I like to think of the IPv4 and the IPv6 internet as two separate, but interrelated, networks. This is because, without some sort of tunnel or encapsulation, a packet will either travel solely on the IPv4 internet, or solely on the IPv6 internet.
What I mean by “interrelated” is that, generally, a website on IPv6 will show the same content as the IPv4 website would for the same URL. The difference is purely in the IP addresses and routers used to pass packets to and from the website. This difference should be completely transparent to the users, but if you are configuring or testing a computer, then you need to be able to distinguish between the two.
Which will it use
As we are transitioning from IPv4 to IPv6, many machines will be on both networks, known as dual-stack. This generally works in the following way.
- The user types in a URL, say http://www.example.com/content
- The browser pulls out the machine name, in this case “www.example.com” and uses DNS to find an IP address.
- DNS initially attempts to resolve to an IPv6 address and, if found, is returned to the browser. The browser will then communicate with the server via IPv6.
- If no IPv6 address is found, then DNS attempts to resolve to an IPv4 address. The browser will then communicate with the server via IPv4.
This selection even works with the DNS itself, where DNS servers that list both IPv6 and IPv4 addresses will be queried by IPv6, and servers with only an IPv4 address will be queried by IPv4.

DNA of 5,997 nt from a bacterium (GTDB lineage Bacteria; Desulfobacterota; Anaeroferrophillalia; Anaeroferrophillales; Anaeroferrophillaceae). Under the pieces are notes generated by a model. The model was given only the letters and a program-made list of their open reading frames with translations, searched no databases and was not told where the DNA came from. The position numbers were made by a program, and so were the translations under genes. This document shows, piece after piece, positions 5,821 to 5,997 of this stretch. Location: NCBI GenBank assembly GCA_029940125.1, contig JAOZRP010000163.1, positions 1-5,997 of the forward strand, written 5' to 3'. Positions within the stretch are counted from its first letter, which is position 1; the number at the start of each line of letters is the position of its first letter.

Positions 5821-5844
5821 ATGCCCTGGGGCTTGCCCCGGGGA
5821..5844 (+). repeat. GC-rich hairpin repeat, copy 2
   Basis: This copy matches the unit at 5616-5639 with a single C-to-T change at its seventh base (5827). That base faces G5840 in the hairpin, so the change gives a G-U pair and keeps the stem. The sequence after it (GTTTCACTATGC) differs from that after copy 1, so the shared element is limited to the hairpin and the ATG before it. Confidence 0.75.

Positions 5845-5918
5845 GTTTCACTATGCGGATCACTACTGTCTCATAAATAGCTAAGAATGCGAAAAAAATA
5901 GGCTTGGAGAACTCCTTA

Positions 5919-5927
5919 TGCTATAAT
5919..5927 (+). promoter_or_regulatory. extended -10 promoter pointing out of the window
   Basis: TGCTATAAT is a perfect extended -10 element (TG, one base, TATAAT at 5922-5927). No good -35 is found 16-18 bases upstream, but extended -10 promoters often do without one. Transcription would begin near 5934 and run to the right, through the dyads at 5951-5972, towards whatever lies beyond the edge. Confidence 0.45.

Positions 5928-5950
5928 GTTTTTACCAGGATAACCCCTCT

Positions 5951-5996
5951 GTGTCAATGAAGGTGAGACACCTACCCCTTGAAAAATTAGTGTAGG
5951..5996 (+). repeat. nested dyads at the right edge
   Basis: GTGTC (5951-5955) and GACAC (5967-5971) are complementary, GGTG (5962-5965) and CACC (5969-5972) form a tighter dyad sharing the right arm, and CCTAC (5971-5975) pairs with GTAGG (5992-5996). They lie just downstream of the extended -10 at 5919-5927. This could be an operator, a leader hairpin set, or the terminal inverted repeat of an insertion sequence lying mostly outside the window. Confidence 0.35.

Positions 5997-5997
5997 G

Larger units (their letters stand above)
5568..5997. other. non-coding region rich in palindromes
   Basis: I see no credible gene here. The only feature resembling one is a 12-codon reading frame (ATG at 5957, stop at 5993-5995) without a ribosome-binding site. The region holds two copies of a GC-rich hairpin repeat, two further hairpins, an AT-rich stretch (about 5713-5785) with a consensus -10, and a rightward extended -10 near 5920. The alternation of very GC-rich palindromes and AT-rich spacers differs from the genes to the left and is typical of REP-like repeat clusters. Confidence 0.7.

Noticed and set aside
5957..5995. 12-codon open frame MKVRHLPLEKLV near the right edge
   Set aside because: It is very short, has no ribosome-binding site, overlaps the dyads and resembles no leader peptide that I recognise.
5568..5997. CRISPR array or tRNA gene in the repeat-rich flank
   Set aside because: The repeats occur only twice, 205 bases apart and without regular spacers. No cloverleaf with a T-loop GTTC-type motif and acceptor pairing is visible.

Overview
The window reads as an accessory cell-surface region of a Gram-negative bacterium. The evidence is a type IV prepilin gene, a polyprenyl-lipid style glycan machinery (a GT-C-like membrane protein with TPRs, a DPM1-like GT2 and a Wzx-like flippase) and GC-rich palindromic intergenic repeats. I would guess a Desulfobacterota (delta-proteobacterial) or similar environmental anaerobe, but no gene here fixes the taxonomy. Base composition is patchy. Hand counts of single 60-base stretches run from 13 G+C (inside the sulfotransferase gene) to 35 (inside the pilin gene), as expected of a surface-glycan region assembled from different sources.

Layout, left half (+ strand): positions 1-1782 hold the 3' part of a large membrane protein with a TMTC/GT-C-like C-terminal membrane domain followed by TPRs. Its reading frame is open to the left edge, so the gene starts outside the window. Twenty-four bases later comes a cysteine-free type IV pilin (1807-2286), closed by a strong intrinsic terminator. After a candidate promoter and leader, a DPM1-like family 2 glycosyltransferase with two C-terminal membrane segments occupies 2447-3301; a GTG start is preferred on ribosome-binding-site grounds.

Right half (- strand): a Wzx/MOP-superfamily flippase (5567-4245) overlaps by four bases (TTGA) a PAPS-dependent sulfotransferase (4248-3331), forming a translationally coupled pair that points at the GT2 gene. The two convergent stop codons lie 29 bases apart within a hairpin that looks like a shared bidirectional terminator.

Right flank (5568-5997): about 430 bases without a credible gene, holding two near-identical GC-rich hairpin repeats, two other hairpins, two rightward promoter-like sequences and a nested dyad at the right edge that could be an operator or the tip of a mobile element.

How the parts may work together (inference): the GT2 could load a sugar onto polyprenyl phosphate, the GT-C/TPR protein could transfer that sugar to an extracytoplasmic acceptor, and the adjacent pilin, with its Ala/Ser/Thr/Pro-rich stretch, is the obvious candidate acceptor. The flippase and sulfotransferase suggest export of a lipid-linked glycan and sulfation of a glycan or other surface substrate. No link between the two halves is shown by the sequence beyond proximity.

There are some situations where you can be using both IPv4 and IPv6, such as when a proxy is involved. My setup uses Squid proxy on a dual stack machine, so web browsers are able to connect to the proxy via IPv4, but the proxy may end up getting the web page over the internet using IPv6. Since this is actually two separate client/server connections, there is no issue with using different IP versions for each.
This can be useful to help you transition from 4 to 6 without needing to change everything over at once.
Checking IPv6 Availability
You can manually test the DNS queries by using the nslookup tool. “A” type queries are for IPv4 addresses, and “AAAA” queries are for IPv6 addresses. “set q=” allows you to change which query you are performing.
>nslookup Default Server: yourdns.example.com Address: 192.168.1.1 > set q=A > www.google.com Server: 192.168.1.1 Address: 192.168.1.1#53 Non-authoritative answer: Name: www.google.com Address: 126.96.36.199 > set q=AAAA > www.google.com Server: 192.168.1.1 Address: 192.168.1.1#53 Non-authoritative answer: www.google.com has AAAA address 2404:6800:4006:800::2004
This can show up some interesting “hex text” in the IPv6 addresses, for example…
- mirror.aarnet.edu.au includes “cafe::beef”
- facebook.com includes “face:booc”
Tools that use IPv6
To ping test IPv6 in linux, use the “ping6” utility as you would normally use “ping”. For Windows, use “ping -6” to force IPv6, or “ping -4” to force IPv4.
In a web browser, you can use an IPv4 address instead of the URL. For example, the following two will get to the same server
But for IPv6, you need to encapsulate the address in square brackets, such as…
Note that there are issues with most proxy autoconfig scripts recognising the square bracketed raw IPv6 address, however this isn’t a major issues as they are rarely used outside of testing.
To do more advanced testing (when you are running an internet accessible server, to check that your services are IPv6 accessible) see IPv6 Testing Tools
Also, Hurricane Electric’s free IPv6 certification system goes through many tests of your IPv6 enabled server as part of their certification process.